Persons mandated to report are as follows: any physician, resident, intern, or clinic personnel engaged in the admission, examination, care, or treatment of children; nurse, osteopath, chiropractor, podiatrist, medical examiner, coroner, dentist, optometrist, or any other health or mental health professional (including any psychiatrist, marriage counselor, psychologist); school principal, school teacher, pupil personnel worker, or other school official; social worker, homemaker aide, outreach worker; child day care center worker or other child care staff including foster parents, residential care or institutional personnel; law enforcement official; judge, attorney, court intake officer, tribal court clerk, or other judicial system official.

When a report is made to the Tribal Public Safety Department, said Department, shall inform the Tribal Social Services Department of the report.

B. Permissive Reporting

In addition to the persons listed above mandated to report child abuse, neglect or molestation, any other person who suspects abuse, neglect or molestation may make such a report and remain anonymous.

C. Contents of Report

The child abuse, neglect or molestation report shall provide the following information:

1. the name and address of the child;

2. the names and addresses of the child's parents or others responsible for his care;

3. the child's date of birth, sex and race;

4. family composition;

5. previous abuse, neglect or molestation of the child or his siblings, if known;

6. the nature and extent of the child's abuse, neglect or molestation;

7. the name, age, and address of the person alleged to be responsible for the child's abuse, neglect or molestation, if known;

8. the source of the report;

9. the name and address of the person or institution making the report, and where the reporting source can be reached;

10. the actions taken by the reporting source, including:

a. the taking of color photographs and/or x-rays;

b. removing the child from his home;

c. notifying the coroner or medical examiner;

d. any court actions.

D. Immunity from Liability for Reporting Child Abuse, Neglect or Molestation

Any person or agency reporting, in good faith, known or suspected instances of abuse, neglect or molestation shall be immune from liability, civil or criminal.

E. Privileged Communication

The privileged quality of communication between husband and wife and all professional persons and their clients or patient shall be eliminated for purposes of making a report, cooperating with the local Child Protective Services Unit and/or Tribal Child Protection Team, or giving evidence in court proceedings, with the exception of an attorney representing a client who is alleged to have abused, neglected or molested a child.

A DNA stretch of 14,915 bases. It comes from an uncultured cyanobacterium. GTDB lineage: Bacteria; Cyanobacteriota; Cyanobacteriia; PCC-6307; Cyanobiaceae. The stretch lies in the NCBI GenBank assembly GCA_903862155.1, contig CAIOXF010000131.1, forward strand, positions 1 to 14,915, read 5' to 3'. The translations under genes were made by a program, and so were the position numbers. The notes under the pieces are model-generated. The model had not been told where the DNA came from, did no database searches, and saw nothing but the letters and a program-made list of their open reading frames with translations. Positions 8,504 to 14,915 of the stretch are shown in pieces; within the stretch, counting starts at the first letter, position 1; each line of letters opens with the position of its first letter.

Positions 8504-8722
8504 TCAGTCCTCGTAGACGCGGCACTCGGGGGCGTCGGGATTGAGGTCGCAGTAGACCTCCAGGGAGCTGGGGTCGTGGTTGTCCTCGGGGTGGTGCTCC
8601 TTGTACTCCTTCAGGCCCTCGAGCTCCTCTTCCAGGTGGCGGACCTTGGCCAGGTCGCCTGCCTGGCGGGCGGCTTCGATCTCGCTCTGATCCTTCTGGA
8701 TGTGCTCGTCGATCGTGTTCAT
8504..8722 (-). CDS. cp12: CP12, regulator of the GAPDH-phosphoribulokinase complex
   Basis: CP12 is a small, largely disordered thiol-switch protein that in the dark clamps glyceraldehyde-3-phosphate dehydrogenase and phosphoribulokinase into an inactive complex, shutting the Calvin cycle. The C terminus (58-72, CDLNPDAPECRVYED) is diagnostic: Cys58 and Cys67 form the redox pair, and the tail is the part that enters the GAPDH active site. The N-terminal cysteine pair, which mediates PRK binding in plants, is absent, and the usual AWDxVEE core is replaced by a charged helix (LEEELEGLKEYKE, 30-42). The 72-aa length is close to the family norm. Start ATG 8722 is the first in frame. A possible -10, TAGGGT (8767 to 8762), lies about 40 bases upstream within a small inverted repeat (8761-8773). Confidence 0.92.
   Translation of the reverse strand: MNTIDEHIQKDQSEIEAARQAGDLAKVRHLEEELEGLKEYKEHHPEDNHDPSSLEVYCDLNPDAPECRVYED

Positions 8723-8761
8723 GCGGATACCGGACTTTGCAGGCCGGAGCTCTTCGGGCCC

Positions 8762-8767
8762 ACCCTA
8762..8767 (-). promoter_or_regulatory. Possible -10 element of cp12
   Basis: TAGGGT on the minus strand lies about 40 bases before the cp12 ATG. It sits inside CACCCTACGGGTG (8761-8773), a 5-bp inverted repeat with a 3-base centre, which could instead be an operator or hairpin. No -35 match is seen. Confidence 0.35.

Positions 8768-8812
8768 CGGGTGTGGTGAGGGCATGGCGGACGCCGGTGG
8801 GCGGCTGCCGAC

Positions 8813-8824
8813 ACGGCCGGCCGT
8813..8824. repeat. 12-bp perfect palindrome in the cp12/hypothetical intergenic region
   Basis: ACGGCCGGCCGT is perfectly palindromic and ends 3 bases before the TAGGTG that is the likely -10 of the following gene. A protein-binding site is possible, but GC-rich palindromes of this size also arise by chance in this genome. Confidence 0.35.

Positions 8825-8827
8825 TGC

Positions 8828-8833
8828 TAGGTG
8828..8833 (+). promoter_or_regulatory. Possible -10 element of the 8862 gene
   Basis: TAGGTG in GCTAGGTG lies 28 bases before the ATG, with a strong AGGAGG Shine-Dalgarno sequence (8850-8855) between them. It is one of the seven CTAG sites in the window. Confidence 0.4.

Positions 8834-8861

F. Penalty for Failure to Make Required Report

Any person mandated to report a case of known or suspected abuse, neglect or molestation who knowingly fails to do so or willfully prevents someone else from doing so shall be guilty of a misdemeanor.

G. Confidentiality of Record and Reports

All reports of known or suspected child abuse, neglect or molestation, and all records generated as a result of such reports, which could serve to identify a subject of the report (such as name and address) shall be confidential for any purposes other than:

1. to prevent or to discover abuse, neglect or molestation of children through the information contained in said reports; or

2. for investigation of child abuse, neglect or molestation by the Tribal Public Safety Department or other law enforcement agency; or

3. for use by a grand jury upon its determination that access to such reports and records is necessary in the conduct of its official business; or

4. for use by a court where it finds that such information is necessary for the determination of an issue before the court; or

5. for use by any person engaged in bona fide research or audit purposes provided, however, that no information identifying the subject of the report shall be made available to the researcher; or

6. for use by any person authorized by a court to act as a representative for an abused or neglected child who is the subject of a report; or

7. for use by a physician who has before him a child whom he reasonably suspects may be abused, neglected or molested; or

8. for use by an attorney, advocate or guardian ad litem in representing or defending a child or its parents or guardians in a court proceeding related to abuse, neglect or molestation of said child.